June 5, 2020
Dan Hentschke ’77 has been fascinated by local, state and institutional law since taking a municipal law class at McGeorge School of Law in 1976.
“Having learned the broad range of issues related to government law, I found it interesting stuff,” recalled Hentschke, who was coaxed out of retirement in December 2017 to take the position of assistant city attorney in his hometown of Santa Barbara.
“Being a municipal lawyer is kind of like being a doctor who is a general practitioner because you must know the issues ranging from the First Amendment as applied to regulations to the different land use activities related to CEQA (California Environmental Quality Act), to construction contracting, and exercise of regulatory activity. It’s fun.”
Hentschke previously served as general counsel for the San Diego County Water Authority, city attorney for the cities of Oceanside, San Marcos and Solana Beach, assistant city attorney for Carlsbad, and as a deputy city attorney for San Diego. He also was a partner with Brown, Diven & Hentschke LLP, a firm focusing on representing public agencies and public finance.
Lawyerly skills — tempered by a good sense of humor and the ability to understand
the demands of various departments and elected officials — help in his work.
“You must listen to what your clients are saying and your clients can be entities or people,” he said. “You have to deal with the fact that entities are run by people.”
McGeorge prepared Hentschke for serving as a city attorney because of its Sacramento location with access to a network of different government agencies and the ways McGeorge faculty taught law.
“In those days you did your research by going to the law library,” he recalled. “What was really helpful was the kind of practical application to the instruction. The constitutional litigator who taught communications law instructed us from a practical standpoint as opposed to merely a theoretical discussion.
“At that time the folks who were teaching seemed to have a practical bent for the legal principals they were talking about,” Hentschke said. “I still remember my contracts professor saying that just because you walk into a classroom to talk about legal principles you don’t suspend your common sense. That remains an important legal concept.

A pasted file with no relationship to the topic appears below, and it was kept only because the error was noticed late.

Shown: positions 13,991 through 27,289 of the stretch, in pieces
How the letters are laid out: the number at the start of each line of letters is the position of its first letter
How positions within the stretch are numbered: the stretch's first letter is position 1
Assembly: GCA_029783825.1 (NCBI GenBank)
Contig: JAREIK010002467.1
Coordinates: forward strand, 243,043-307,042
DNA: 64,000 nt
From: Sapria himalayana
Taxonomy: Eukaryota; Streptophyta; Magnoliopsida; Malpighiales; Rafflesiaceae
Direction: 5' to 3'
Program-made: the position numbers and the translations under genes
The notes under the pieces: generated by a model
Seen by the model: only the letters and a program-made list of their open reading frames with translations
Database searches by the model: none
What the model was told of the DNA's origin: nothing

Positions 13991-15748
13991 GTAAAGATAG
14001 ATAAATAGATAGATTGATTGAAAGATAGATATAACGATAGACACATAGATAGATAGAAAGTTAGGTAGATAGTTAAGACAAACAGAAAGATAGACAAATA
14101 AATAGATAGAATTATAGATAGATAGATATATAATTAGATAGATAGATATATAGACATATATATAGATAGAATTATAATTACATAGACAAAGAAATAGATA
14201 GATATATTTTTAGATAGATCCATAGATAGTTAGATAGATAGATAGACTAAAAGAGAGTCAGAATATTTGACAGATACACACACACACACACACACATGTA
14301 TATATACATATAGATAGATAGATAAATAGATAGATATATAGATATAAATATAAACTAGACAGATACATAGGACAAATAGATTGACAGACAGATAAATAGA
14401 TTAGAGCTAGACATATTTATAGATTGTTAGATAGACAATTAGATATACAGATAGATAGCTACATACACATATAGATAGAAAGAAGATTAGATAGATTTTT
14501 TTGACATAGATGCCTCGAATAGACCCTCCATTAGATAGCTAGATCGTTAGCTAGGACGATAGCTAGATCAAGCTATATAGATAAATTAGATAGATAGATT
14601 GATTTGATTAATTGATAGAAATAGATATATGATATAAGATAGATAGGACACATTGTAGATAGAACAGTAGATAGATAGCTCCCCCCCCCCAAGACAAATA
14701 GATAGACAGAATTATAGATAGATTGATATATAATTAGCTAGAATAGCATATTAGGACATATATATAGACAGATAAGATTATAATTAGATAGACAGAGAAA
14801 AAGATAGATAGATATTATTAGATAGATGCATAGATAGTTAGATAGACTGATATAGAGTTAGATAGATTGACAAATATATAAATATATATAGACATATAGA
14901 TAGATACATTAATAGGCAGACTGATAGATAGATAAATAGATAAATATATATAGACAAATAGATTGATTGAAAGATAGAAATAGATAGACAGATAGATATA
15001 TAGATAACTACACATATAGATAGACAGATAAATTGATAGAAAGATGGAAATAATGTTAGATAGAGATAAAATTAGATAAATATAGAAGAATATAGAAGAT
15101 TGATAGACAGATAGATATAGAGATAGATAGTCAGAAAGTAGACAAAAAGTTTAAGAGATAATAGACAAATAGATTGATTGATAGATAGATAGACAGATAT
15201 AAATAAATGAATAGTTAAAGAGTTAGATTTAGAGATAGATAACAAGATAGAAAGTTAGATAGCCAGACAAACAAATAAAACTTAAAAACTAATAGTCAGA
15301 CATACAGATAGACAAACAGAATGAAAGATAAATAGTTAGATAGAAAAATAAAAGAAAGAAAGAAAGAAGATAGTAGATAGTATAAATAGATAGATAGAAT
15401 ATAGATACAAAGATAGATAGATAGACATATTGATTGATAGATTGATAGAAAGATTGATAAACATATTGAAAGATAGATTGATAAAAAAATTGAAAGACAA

“What prepared me for my legal career was taking specific classes from people who were clearly impassioned with government service and being municipal lawyers,” he said.
Hentschke employs a McGeorge alumnus and networks with other alumni, including preeminent water lawyers Scott S. Slater of Los Angeles and Stuart L. Somach of Colorado.
He advises students interested in municipal law to become familiar with government structures, read the League of California Cities’ municipal handbooks, and learn how governments function.
“Municipal law has become a lot more complicated, so it’s important to pay attention when you talk about it,” Hentschke said. “A lot of being a city attorney is personnel work and contracts, so a broad perspective on how things are connected is important.”
He has authored and co-authored numerous papers, pamphlets and other publications, and is a frequent speaker on a wide array of water, municipal and public finance topics. He co-authored the Propositions 218 and 26 implementation guides published by the League of California Cities and Association of California Water Agencies.
Hentschke served as president of the City Attorney’s Department of the League of California Cities in 1995-96 and as a member of the Legal Affairs Committee of the Association of California Water Agencies from 1998 to present.
He is proud to serve the same community where he grew up attending local schools and graduating from UC Santa Barbara.